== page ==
Art is what you can get away with. — Andy Warhol

Sometimes, instead of imitating life, art imitates art. This is more commonly known as forgery. If you can get away with it, I suppose you’re an artist of sorts.

Here’s a real-life story of some forgers that didn’t. Continue reading


There’s someone in my head, but it’s not me.” – Pink Floyd

Where do ideas come from? How many of us wake up in the morning and say, Gee, I think I’m gonna to have myself a great idea today!

Not me.

In general, the harder I try to think up something original, the slower my brain goes until it ultimately screeches to a stop and I have to go play a game of Scramble or eat jelly bellies to get it going again. Continue reading

Mindset Mapping

I keep returning to the idea of stereotypes. Or perhaps the idea keeps finding me.
As the poet John Donne so aptly put it:

No man is an island; every man
is a piece of the continent, a part of the main;

That’s the human dilemma, isn’t it? We’re alone, yet not alone. We each have our own unique perspective, the way things look from the island of moi. And yet we want so badly to belong, to make sense of all those other islands whose views are so unlike our own.

On that geographical note, I thought I’d share a series of maps designed by Bulgarian-born London-based “graphic designer slash illustrator” Yanko Tsvetkov. He has taken the idea of stereotyping up a notch, with maps that stereotype how different people stereotype each other. The whole idea is wildly politically incorrect, yet …  You’ll see what I mean. Continue reading

Space Invaders

Those who visit this space frequently know I have a thing about weeds (see my Weed Manifestos I and II). I like control and order, so these uninvited invaders offend my sense of decorum. I’m also lazy, which means I don’t want to do the actual physical labor involved in removing them. In short, I’m torn. Recently I lightened up a bit and decided to let them have their place in my garden. At least until Oscar comes and digs them all up.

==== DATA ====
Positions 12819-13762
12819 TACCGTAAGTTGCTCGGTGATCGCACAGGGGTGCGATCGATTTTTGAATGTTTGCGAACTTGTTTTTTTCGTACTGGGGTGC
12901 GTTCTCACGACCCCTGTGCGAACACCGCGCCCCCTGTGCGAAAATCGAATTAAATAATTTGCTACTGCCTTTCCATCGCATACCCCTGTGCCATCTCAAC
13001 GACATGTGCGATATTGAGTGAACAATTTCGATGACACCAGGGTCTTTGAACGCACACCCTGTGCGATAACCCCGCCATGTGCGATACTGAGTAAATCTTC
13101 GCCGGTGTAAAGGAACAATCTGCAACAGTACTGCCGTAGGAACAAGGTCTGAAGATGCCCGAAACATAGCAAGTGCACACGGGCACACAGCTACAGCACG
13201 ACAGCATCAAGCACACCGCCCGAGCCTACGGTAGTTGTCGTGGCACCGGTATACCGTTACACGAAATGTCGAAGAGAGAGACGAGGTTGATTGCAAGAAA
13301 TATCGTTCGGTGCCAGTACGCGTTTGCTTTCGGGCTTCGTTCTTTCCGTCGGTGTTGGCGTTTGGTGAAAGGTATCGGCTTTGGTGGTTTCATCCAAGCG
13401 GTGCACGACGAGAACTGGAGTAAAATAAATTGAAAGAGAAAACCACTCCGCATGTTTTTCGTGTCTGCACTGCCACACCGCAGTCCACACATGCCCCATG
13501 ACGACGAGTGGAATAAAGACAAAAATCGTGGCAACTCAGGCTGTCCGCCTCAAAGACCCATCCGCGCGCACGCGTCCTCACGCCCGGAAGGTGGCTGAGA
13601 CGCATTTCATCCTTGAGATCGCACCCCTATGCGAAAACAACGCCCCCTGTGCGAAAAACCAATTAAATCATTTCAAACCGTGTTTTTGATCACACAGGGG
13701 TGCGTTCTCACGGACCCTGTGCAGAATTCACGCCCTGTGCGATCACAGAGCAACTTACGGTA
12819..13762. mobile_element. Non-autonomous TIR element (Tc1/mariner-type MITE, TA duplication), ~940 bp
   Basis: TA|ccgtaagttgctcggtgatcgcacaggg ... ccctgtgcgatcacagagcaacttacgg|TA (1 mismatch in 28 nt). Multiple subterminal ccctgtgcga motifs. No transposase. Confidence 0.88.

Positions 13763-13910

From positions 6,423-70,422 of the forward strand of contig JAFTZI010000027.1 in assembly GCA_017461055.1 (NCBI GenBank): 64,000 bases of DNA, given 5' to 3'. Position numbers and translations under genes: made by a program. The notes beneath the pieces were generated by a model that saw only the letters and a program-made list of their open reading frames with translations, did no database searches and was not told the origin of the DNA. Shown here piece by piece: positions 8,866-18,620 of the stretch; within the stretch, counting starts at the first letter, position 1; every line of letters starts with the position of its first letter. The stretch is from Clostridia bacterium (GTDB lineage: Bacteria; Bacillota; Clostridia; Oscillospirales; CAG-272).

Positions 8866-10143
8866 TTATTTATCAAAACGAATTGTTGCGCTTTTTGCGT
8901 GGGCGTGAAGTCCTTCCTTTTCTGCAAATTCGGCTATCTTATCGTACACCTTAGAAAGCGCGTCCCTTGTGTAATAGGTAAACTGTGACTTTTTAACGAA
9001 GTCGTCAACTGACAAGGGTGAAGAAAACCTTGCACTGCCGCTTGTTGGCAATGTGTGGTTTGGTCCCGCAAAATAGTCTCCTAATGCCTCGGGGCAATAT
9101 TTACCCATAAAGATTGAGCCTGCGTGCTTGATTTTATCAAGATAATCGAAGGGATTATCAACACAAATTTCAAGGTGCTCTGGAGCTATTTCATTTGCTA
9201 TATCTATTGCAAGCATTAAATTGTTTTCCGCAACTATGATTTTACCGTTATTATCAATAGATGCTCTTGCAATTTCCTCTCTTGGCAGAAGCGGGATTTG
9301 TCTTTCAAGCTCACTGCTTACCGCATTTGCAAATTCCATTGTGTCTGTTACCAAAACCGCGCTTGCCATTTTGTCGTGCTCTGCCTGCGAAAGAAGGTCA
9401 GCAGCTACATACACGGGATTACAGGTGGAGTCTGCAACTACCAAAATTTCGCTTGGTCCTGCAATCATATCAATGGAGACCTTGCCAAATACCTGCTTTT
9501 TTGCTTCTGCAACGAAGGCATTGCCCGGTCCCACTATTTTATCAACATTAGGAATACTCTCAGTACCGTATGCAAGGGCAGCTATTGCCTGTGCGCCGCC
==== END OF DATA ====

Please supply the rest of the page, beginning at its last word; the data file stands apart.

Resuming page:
Today, a whole bunch of things came together that made me think again about weeds – and more generally about what constitutes an “undesirable.” In a press release from the University of Arizona, I read this:

The recent field of invasion biology faces a new challenge as 19 eminent ecologists issue a call to “end the bias against non-native species” in the journal Nature.

The group is questioning the automatic (and politically correct) assumption that native species are inherently more valuable and “good” than non-native ones. It turns out that plants and critters brought in by accident in luggage or on purpose to eradicate a pest sometimes thrive so well in their new habitats that they crowd out the oldies. This causes consternation and a call to wipe out the newcomers, to put back the clock, to return nature to its “pristine” state. But as endless examples have shown, once these space invaders have gotten established, there is no going back. Just look at the cane toads in Australia, the zebra mussels in the Great Lakes and the Kudzu vine or Tamarisk in the Eastern US. Like it or not, they’re here to stay. 

Reading that paragraph over, it struck me that this isn’t just a problem with plants and animals. Here in Switzerland many people exhibit exactly this same bias against other, “invading” human populations. They don’t look right, smell right, eat the right things. They’re crowding us out of our jobs! They don’t share our ideas about what’s important! I think it’s actually a very human tendency – resistance to change. We often assume that how things were is automatically superior to how things are, particularly when newcomers are involved. 

But it’s certainly a selective resistance. As the press release mentioned, native species often do just as much, if not more damage than invaders. Nobody would mind at all if the bark beetles died out, gobbled up by, say, ladybugs from Outer Mongolia. I doubt anyone would fuss if the Anopheles Mosquito kicked up its heels and disappeared off the face of the Earth. Our outrage seems to be proportionally related to the cuteness of the local species and the ickiness of the invading one. Even our word choice screams bias — we employ the adjectives “invasive” and “non-native” much more frequently than “opportunistic” or “exotic” (this last is often used to refer to non-native plants sold in nurseries, however, which can be classified as attractive and thus are okay).